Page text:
Rigel now has the task of building confidence in the change of focus it unveiled. Company officials decided against further efforts in rheumatoid arthritis because fostamatinib could not match the efficacy of AbbVie’s Humira, Rodriguez says.
“The product worked, just not well enough,” Rodriguez says. Further trials in rheumatoid arthritis would have cost more than $50 million and required as many as 400 participants, he says.
Instead, Rigel is planning a Phase 3 trial of fostamatinib in immune thrombocytopenic purpura (ITP), an autoimmune disorder that depletes the number of blood platelets needed for healing and blood clotting. In 2008, the company had reported encouraging data from a Phase 2 trial in ITP, but had set the project aside while awaiting results in rheumatoid arthritis. The Phase 3 trial in ITP that Rigel is now preparing for would cost about $25 million, and could yield results by mid-2015, Rodriguez estimates.
Rodriguez sees a market opportunity in ITP of $300 to $400 million for Rigel—about the current revenue range for two ITP treatments already approved, GlaxoSmithKline’s Promacta and Amgen’s Nplate. These drugs boost the production of platelets, while Rigel’s fostamatinib interferes with immune cells that destroy existing platelets, Rodriguez says. About half of the estimated 100,000 US patients with ITP don’t benefit from currently available treatments, he says.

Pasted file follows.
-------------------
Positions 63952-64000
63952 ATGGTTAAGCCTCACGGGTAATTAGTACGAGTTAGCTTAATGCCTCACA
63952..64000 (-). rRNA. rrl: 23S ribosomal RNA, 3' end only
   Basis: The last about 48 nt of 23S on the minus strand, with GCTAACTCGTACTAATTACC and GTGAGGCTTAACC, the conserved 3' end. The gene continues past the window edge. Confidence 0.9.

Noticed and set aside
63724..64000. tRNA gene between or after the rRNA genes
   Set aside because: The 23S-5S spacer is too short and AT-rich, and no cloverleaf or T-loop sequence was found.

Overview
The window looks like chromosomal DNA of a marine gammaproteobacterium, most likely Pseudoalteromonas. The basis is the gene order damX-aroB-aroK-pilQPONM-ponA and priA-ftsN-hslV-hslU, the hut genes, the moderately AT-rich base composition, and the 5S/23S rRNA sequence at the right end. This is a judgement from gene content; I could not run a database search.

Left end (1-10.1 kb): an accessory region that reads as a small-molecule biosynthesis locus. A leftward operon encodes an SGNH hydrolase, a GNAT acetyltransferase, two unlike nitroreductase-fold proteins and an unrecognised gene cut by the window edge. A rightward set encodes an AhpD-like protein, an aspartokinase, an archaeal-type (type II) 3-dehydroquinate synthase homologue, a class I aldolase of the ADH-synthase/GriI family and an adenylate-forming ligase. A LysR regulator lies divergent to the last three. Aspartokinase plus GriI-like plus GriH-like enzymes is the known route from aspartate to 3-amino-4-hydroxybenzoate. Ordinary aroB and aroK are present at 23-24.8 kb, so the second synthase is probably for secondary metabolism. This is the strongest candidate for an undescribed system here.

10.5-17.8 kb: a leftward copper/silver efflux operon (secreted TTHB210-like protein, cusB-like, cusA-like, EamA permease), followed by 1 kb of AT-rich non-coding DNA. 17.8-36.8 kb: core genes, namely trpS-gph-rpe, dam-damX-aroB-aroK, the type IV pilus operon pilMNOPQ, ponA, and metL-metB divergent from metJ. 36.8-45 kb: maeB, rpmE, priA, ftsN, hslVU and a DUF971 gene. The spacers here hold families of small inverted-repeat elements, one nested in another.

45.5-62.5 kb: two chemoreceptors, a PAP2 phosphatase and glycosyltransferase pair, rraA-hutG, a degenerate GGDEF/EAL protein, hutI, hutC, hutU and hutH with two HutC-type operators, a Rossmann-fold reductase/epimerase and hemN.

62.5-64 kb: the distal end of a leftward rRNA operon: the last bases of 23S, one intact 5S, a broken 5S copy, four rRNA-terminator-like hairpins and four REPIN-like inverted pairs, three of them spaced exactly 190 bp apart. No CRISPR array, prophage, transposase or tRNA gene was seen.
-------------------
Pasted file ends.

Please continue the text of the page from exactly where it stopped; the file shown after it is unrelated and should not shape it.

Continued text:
Investors will soon see data on one of the two other lead programs Rigel has identified. The company’s compound R333, an SYK/JAK inhibitor, is being tested against discoid lupus erythematosus, a disfiguring skin disorder that afflicts about 300,000 people in the United States. Rodriguez doesn’t see any currently available treatment setting a high bar for R333 in this indication.
“Even if it works OK, it would be a big advance,” he says. Results of a Phase 2 trial could come out as soon as next month.
The third compound in Rigel’s newly prioritized program is R348, a topical preparation for dry eye, a chronic eye inflammation that affects about 5 million US patients. Allergan’s preparation of cyclosporine for the eye, Restasis, already serves this population, but Rodriguez sees it as vulnerable to a superior competitor. Rigel expects Phase 2 results for R348, another SYK/JAK inhibitor, in the second half of 2014.
If both the dry eye and the lupus trial results look good, Rigel expects to have the resources to advance only one into Phase 3 studies, unless it can partner up on a second drug, Rodriguez says. Each of those late-stage trials would cost about $20 million. Meanwhile, the company is eliminating 30 positions, leaving a staff of about 130.
For the time being, Rigel has let go its visions of a blockbuster first drug. Success in any of its three main programs would yield revenues of under a billion dollars.
But “For a Rigel-size company, that’s actually quite attractive,” Rodriguez says.